For this we need our Access Key ID and Secret Access Key, and we will put them into a file with the following format:

AWSAccessKeyId=Your Access Key ID
AWSSecretKey=Your Secret Access Key

For this example we will put it into ~/.aws/aws_credential_file and change the permissions so only your account can read the file.

Console - user@hostname ~ $

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mkdir -p ~/.aws

~/.aws/aws_credential_file

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AWSAccessKeyId=C99F5C7EE00F1EXAMPLE
AWSSecretKey=a63xWEj9ZFbigxqA7wI3Nuwj3mte3RDBdEXAMPLE

Console - user@hostname ~ $

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chmod 600 ~/.aws/aws_credential_file

We then need to set the environment variable AWS_CREDENTIAL_FILE to the path of the file.

We will want to set AWS_CREDENTIAL_FILE as a user specific environment variable, so not everyone on the machine will use your credentials. We will put it into ~/.bash_aws for this example.

~/.bash_aws (Excerpt)

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export AWS_CREDENTIAL_FILE=~/.aws/aws_credential_file

X.509 certificates (EC2_CERT/EC2_PRIVATE_KEY)

For this we will need our X.509 certificates. If Amazon created them for you, should be named something like: cert-3F4CCOPFPLFTBZ2KRFLQXQYMYEXAMPLE.pem, which is the public key; and pk-3F4CCOPFPLFTBZ2KRFLQXQYMYEXAMPLE.pem, which is the private key. If you are using an Amazon IAM user, or if you wish to create your own X.509 certificate, see our HowTo: Generate an X.509 Certificate for an Amazon IAM User article.

We also need to set 2 environment variables:

  • EC2_CERT
  • EC2_PRIVATE_KEY

Set EC2_CERT to the cert.pem file, and EC2_PRIVATE_KEY to the pk.pem file.

For this example, save the cert.pem file and pk.pem file into the ~/.aws directory; set the environment variables in ~/.bash_aws:

~/.bash_aws (Excerpt)

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export EC2_CERT=~/.aws/cert-3F4CCOPFPLFTBZ2KRFLQXQYMYEXAMPLE.pem
export EC2_PRIVATE_KEY=~/.aws/pk-3F4CCOPFPLFTBZ2KRFLQXQYMYEXAMPLE.pem

~/.s3curl and ~/.aws_secrets

The S3 command line tool, s3curl.pl keeps its security credentials in ~/.s3curl. The Route53 command line tool dnscurl.pl, and the CloudFront command line tool cfcurl.pl, keep their security credentials in ~/.aws_secrets. These two files have the format, so if you so desired you can populate one and have the other be a symbolic link. The format is like so:

%awsSecretAccessKeys = (
friendly_name => {
id => 'Your Access Key ID',
key => 'Your Secret Access Key',
},
another_name => {
id => 'Another Access Key ID',
key => 'Another Secret Access Key',
},
);

For this example we will save into ~/.s3curl and we will have the friendly name be main.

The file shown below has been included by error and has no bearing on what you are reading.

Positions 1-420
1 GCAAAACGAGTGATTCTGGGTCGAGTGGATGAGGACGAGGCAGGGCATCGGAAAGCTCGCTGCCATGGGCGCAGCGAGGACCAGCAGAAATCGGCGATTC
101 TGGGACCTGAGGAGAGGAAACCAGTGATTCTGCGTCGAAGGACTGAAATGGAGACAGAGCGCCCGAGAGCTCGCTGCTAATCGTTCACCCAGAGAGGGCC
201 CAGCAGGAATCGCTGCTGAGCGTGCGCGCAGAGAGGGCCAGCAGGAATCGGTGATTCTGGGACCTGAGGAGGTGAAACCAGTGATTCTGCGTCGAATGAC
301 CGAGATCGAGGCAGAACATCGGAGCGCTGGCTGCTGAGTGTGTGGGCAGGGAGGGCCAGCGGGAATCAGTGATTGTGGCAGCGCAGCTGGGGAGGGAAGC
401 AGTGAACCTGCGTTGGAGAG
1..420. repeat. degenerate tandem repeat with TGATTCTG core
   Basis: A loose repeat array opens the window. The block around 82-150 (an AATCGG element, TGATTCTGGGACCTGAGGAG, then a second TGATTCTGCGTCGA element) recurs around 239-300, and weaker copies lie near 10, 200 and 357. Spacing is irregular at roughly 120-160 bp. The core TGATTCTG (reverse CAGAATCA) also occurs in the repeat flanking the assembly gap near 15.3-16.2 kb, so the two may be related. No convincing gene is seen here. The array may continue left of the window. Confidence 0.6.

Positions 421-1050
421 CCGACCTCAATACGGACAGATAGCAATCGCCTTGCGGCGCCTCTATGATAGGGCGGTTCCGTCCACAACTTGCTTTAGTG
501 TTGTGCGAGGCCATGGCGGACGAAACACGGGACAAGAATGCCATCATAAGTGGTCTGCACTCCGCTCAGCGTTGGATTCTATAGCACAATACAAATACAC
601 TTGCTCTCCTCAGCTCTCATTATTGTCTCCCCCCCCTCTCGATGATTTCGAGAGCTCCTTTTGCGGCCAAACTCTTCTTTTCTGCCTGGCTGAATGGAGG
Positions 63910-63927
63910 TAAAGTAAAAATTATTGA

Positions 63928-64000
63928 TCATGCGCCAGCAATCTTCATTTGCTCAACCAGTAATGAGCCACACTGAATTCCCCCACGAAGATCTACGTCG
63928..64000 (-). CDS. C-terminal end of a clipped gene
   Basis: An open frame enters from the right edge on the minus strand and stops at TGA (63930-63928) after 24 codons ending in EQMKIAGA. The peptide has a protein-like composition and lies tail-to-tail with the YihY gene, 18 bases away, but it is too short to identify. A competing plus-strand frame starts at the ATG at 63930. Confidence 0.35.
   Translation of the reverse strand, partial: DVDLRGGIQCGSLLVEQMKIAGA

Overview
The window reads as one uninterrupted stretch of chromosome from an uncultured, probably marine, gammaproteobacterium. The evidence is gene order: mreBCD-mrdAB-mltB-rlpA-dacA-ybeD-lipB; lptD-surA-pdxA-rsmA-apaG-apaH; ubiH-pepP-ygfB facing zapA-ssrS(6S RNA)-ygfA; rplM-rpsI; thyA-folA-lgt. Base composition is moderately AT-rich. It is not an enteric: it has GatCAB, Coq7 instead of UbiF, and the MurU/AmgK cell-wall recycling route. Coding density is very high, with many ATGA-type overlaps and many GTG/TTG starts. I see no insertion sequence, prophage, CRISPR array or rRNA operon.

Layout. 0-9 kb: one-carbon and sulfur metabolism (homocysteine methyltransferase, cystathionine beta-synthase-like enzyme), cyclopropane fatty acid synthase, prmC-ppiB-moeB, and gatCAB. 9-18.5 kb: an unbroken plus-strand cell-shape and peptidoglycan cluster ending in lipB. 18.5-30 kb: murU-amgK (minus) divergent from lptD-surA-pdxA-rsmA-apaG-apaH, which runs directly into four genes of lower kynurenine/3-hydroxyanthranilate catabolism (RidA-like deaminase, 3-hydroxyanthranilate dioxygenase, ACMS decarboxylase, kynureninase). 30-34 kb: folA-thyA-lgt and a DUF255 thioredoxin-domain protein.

~/.s3curl

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%awsSecretAccessKeys = (
main => {
id => 'C99F5C7EE00F1EXAMPLE',
key => 'a63xWEj9ZFbigxqA7wI3Nuwj3mte3RDBdEXAMPLE',
},
);

Set the permissions to 600, otherwise it will complain when you try running the programs.

Console - user@hostname ~ $

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chmod 600 ~/.s3curl

Create the symbolic link for ~/.aws_secrets.

Console - user@hostname ~ $

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ln -s ~/.s3curl ~/.aws_secrets

credentials.json

For the elasticmapreduce ruby command line tool, you will need to put your credentials into a json file. By default it looks in the install directory for credentials.json, but there is a flag (-c) that will let you use whatever credentials.json file you want. For example:

Console - user@hostname ~ $

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elastic-mapreduce \
--create \
--name "Hive Query" \
--instance-type m1.small \
--num-instances 2 \
--hive-script \
s3n://your-bucket/hive/command.hiveql \
--args "-d","OUTPUT=s3n://my-bucket/output/`date --utc +%Y%m%d'T'%H%M%S'Z'`/" \
-c ~/.aws/credentials.json

The format for credentials.json is like so:

{
"access_id": "AWS Access Key ID",
"private_key": "AWS Secret Access Key",
"keypair": "Key pair to start the EMR instances with",
"key-pair-file": "The path the the private key (.pem) file for the keypair",
"log_uri": "Path to S3 bucket, (ex: s3n://my-bucket/logs/)",
"region": "Region to run the job in. One of the following: us-east-1, us-west-1, us-west-2, eu-west-1, ap-northeast-1, ap-southeast-1, ap-southeast-2, sa-east-1"
}

For this example we will save into ~/.aws/credentials.json.

~/.aws/credentials.json

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{
"access_id": "C99F5C7EE00F1EXAMPLE",
"private_key": "a63xWEj9ZFbigxqA7wI3Nuwj3mte3RDBdEXAMPLE",
"keypair": "my-key",
"key-pair-file": "~/.ssh/my-key.pem",
"log_uri": "s3n://my-bucket/hadoop/",
"region": "us-east-1"
}

Parts in this series